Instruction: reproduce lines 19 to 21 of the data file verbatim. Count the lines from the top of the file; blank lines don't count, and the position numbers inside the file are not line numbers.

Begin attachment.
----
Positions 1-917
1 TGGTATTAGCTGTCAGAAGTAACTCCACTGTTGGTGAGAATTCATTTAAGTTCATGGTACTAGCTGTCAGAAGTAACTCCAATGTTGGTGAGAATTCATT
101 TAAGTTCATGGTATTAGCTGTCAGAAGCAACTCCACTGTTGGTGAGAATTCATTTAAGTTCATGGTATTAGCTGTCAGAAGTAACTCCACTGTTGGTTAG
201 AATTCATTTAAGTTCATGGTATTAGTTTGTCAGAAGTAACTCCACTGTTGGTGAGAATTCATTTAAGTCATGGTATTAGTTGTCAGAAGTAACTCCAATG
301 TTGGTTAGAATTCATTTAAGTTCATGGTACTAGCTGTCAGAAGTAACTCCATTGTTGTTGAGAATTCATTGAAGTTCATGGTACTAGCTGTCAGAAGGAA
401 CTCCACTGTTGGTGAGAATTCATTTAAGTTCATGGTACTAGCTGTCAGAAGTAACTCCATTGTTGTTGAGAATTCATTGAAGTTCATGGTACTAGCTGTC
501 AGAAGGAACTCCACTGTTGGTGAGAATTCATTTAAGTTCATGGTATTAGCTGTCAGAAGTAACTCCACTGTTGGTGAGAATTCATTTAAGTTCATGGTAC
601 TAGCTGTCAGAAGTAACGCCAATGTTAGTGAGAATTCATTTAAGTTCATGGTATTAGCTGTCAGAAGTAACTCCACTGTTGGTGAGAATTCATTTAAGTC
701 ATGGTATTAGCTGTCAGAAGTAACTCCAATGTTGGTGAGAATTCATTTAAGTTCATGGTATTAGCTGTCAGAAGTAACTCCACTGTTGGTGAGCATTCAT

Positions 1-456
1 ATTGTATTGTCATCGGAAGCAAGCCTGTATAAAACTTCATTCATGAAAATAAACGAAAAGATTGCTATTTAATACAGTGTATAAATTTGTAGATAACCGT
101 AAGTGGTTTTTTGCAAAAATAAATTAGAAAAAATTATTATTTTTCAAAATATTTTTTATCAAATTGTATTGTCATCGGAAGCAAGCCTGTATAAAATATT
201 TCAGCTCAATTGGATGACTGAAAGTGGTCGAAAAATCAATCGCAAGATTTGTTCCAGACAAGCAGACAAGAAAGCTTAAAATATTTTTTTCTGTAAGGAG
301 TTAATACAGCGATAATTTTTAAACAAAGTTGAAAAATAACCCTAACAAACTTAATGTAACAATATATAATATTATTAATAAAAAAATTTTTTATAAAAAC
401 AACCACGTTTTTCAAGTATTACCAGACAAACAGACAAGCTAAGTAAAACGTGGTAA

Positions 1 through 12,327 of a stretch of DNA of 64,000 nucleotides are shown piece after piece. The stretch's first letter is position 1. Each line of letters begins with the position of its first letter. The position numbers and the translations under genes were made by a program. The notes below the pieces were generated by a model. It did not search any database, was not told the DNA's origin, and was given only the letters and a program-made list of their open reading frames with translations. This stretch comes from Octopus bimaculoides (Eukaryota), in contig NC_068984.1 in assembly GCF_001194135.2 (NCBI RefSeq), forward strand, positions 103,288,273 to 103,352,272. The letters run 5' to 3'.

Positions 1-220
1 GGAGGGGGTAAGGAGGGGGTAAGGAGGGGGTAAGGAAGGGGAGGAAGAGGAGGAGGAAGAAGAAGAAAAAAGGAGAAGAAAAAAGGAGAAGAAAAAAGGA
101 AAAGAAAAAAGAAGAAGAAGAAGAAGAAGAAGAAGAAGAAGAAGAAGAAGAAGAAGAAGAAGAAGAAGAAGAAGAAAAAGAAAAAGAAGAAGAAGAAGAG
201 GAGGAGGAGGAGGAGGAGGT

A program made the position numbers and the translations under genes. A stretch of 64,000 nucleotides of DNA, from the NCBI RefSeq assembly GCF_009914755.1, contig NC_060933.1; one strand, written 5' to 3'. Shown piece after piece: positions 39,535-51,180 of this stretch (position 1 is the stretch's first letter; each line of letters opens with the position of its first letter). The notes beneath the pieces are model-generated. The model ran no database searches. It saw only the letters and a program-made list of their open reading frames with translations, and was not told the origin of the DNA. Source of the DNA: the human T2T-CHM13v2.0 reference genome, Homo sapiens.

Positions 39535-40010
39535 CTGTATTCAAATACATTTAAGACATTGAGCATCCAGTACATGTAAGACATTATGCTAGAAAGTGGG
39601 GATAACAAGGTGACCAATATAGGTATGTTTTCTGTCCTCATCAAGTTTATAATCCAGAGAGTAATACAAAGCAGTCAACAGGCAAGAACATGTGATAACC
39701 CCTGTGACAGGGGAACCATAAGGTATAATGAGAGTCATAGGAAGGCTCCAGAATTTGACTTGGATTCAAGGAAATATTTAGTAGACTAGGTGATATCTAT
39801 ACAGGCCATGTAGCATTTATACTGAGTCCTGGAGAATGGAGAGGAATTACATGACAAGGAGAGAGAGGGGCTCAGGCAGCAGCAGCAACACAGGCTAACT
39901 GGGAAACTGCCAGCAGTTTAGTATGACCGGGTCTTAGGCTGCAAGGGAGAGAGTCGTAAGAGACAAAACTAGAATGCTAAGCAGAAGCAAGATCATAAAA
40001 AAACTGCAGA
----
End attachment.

101 AAAGAAAAAAGAAGAAGAAGAAGAAGAAGAAGAAGAAGAAGAAGAAGAAGAAGAAGAAGAAGAAGAAGAAGAAGAAAAAGAAAAAGAAGAAGAAGAAGAG
201 GAGGAGGAGGAGGAGGAGGT

A program made the position numbers and the translations under genes. A stretch of 64,000 nucleotides of DNA, from the NCBI RefSeq assembly GCF_009914755.1, contig NC_060933.1; one strand, written 5' to 3'. Shown piece after piece: positions 39,535-51,180 of this stretch (position 1 is the stretch's first letter; each line of letters opens with the position of its first letter). The notes beneath the pieces are model-generated. The model ran no database searches. It saw only the letters and a program-made list of their open reading frames with translations, and was not told the origin of the DNA. Source of the DNA: the human T2T-CHM13v2.0 reference genome, Homo sapiens.